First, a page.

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WDM Saskatoon - Exhibits
Cancer Bomb

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The Cancer Bomb - Official Exhibit Opening
December 4, 2011

This event is collectively titled Cobalt-60 at 60: The Legacy of Saskatchewan’s Innovative Cancer Treatment and will be an open-house event. The public is encouraged to visit the Saskatoon WDM on December 4, 2011 to learn more about this innovative Saskatchewan story.

Panel Discussion

Following the formal opening ceremony, the WDM has organized, in partnership with the University of Saskatchewan, a discussion by a panel of experts from the field of nuclear medicine on the legacy of the cobalt bomb. Speakers will include Dr. Paul Babyn and Dr. John Root from the U of S in Saskatoon, and Dr. David Pantalony from the Canada Science and Technology Museum, Ottawa.

Panel Participants Bios:

David Pantalony

David Pantalony is the Curator of Physical Sciences and Medicine at the Canada Science and Technology Museum in Ottawa. He uses the museum’s collections to teach artifact-based seminars as adjunct professor of history at the University of Ottawa. Pantalony received his PhD from the University of Toronto and completed post-doctoral fellowships at the Smithsonian Institution’s National Museum of American History and at MIT’s Dibner Institute.

Dr. Pantalony has published two books related to the history of scientific and medical instruments. He is Chair of the History of Physics Division of the Canadian Association of Physicists, and a member of the Editorial Advisory Board for the Journal of the Canadian Science and Technology Historical Association.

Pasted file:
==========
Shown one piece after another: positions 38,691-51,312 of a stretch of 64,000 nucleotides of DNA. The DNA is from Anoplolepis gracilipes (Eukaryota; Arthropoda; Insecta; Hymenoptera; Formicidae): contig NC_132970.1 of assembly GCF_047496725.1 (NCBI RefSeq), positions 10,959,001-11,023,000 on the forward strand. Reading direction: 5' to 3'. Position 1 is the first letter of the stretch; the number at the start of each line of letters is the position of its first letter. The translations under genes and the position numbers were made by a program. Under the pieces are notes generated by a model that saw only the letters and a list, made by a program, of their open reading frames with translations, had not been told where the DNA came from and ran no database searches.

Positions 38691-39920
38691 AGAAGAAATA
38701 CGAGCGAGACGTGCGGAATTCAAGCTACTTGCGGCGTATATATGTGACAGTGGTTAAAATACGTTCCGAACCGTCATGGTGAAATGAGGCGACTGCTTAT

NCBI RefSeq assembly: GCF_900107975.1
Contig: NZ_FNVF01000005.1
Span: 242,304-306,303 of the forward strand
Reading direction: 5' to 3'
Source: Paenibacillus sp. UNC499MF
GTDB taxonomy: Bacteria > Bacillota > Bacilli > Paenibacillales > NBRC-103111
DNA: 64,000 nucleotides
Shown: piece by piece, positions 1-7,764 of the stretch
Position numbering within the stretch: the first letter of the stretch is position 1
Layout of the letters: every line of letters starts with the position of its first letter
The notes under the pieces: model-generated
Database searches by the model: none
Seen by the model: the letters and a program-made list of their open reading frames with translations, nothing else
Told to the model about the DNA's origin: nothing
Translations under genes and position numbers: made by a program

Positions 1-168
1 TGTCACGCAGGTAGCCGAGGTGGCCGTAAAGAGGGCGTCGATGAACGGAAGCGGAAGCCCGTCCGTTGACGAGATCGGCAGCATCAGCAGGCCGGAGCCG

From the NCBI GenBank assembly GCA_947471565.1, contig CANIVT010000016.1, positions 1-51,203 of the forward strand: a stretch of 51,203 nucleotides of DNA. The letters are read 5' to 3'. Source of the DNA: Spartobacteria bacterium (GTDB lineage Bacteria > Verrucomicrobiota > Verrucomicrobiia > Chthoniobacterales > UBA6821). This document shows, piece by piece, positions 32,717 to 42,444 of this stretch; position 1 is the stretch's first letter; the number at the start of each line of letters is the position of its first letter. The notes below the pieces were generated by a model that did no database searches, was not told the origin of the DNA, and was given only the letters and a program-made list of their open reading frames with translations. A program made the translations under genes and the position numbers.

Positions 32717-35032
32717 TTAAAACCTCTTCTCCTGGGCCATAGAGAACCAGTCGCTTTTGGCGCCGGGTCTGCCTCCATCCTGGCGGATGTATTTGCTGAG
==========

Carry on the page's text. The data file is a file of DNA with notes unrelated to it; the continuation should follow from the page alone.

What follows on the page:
Paul Babyn

Dr. Paul Babyn is the Joint Department Head of Medical Imaging and Nuclear Medicine at the University of Saskatchewan and the Saskatoon Health Region. He is also the PotashCorp Chair in Clinical Research. Before joining the Royal University Hospital in December 2010, Dr. Babyn was radiologist-in-chief at Toronto’s Hospital for Sick Children.

Dr. Babyn has more than 150 publications to date and is involved in a variety of funded research projects. He has an active role in teaching and is a member of the Radiological Society of North America, Canadian Association of Radiologists, and the Society for Pediatric Radiology. Dr. Babyn’s main research interests lie in the areas of musculoskeletal radiology and cross-sectional imaging, and health-care informatics.
John Root

John Root is interim director of the Canadian Centre for Nuclear Innovation currently being developed at the University of Saskatchewan. He is also Director of the National Research Council’s Canadian Neutron Beam Centre (CNBC) in Chalk River, Ontario. Root received his PhD in condensed matter physics from the University of Guelph.

Before joining the CNBC, Root worked with the Neutron and Solid State Physics branch of Atomic Energy of Canada Limited on the then-new program called Applied Neutron Diffraction for Industry (ANDI). His contributions to science and technology have included new insights about the phase transitions in steel and application of neutron diffraction methods to evaluate fitness-for-service of components in nuclear reactors.





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